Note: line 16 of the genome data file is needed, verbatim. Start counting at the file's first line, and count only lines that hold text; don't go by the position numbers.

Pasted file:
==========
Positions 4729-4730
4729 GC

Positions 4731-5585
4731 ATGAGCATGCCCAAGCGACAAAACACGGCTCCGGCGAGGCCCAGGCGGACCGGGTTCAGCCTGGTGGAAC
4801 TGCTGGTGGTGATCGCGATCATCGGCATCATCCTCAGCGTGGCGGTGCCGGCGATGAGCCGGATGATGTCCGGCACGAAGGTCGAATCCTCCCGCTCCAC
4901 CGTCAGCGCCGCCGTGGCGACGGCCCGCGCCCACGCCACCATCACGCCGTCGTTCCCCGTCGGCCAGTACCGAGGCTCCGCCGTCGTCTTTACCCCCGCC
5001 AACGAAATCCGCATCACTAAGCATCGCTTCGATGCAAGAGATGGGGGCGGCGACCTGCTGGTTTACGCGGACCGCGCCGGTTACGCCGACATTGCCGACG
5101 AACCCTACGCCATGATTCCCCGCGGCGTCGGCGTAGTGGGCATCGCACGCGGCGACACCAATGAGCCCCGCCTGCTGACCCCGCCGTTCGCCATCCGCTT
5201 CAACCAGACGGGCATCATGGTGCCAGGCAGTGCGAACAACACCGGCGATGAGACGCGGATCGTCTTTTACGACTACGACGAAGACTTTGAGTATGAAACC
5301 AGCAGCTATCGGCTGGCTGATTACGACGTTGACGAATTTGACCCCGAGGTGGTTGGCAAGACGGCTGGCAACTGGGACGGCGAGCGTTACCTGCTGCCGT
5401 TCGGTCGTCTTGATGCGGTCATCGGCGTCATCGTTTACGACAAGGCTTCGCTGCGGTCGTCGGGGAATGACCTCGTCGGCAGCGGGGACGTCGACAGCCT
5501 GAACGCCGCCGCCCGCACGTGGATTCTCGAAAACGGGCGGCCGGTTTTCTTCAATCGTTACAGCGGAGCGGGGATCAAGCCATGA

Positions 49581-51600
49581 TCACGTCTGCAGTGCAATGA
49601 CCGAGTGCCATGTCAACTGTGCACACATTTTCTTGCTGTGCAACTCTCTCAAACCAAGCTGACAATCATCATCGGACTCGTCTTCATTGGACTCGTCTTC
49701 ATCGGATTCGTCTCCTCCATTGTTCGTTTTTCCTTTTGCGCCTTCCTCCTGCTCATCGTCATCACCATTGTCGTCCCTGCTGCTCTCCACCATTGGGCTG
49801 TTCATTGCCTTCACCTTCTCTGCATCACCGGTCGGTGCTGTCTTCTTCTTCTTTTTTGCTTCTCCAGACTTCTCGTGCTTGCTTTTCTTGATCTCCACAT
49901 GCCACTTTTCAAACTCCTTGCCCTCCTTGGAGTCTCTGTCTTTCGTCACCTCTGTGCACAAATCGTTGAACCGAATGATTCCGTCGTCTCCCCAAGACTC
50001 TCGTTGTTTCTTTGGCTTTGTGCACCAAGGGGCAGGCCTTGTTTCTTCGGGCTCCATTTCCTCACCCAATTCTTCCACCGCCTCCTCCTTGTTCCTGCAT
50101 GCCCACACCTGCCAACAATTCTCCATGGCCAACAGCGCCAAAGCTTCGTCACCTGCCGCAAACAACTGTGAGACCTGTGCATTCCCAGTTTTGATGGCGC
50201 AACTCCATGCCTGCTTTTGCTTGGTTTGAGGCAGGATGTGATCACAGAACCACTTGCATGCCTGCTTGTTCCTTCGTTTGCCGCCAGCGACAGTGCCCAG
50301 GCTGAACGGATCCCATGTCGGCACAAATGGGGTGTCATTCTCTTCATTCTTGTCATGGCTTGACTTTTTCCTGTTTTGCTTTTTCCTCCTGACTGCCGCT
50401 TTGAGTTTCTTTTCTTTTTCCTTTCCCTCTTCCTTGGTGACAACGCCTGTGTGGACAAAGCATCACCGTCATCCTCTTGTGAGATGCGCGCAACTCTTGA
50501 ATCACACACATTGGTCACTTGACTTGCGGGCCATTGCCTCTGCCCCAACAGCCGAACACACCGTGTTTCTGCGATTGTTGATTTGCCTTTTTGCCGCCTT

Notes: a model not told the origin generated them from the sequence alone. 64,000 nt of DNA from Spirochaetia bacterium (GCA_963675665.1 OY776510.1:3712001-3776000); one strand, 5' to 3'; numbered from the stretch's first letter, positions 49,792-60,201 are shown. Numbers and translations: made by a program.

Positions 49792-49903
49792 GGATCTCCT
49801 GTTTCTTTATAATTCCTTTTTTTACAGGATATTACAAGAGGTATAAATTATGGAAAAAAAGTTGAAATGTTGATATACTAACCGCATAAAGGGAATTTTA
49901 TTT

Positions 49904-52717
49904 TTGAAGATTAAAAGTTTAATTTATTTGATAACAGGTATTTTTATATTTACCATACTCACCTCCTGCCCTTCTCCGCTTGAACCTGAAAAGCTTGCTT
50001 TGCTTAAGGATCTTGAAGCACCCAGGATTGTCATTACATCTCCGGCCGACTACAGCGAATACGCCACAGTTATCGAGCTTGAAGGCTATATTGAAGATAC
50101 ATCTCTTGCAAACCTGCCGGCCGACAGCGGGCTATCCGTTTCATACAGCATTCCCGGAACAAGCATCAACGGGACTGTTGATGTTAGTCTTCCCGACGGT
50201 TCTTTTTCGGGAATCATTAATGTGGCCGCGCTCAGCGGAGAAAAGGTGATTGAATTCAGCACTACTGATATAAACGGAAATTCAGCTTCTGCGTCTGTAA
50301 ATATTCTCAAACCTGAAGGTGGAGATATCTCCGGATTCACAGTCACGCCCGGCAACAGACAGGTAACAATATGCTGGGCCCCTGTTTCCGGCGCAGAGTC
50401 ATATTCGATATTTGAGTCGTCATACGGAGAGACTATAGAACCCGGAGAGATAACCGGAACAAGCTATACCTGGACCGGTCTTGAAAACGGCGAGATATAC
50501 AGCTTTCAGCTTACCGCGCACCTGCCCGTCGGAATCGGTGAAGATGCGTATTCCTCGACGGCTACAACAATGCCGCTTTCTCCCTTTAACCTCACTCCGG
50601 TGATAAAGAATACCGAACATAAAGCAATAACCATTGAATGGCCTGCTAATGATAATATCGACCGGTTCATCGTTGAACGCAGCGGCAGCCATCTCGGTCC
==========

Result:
49701 ATCGGATTCGTCTCCTCCATTGTTCGTTTTTCCTTTTGCGCCTTCCTCCTGCTCATCGTCATCACCATTGTCGTCCCTGCTGCTCTCCACCATTGGGCTG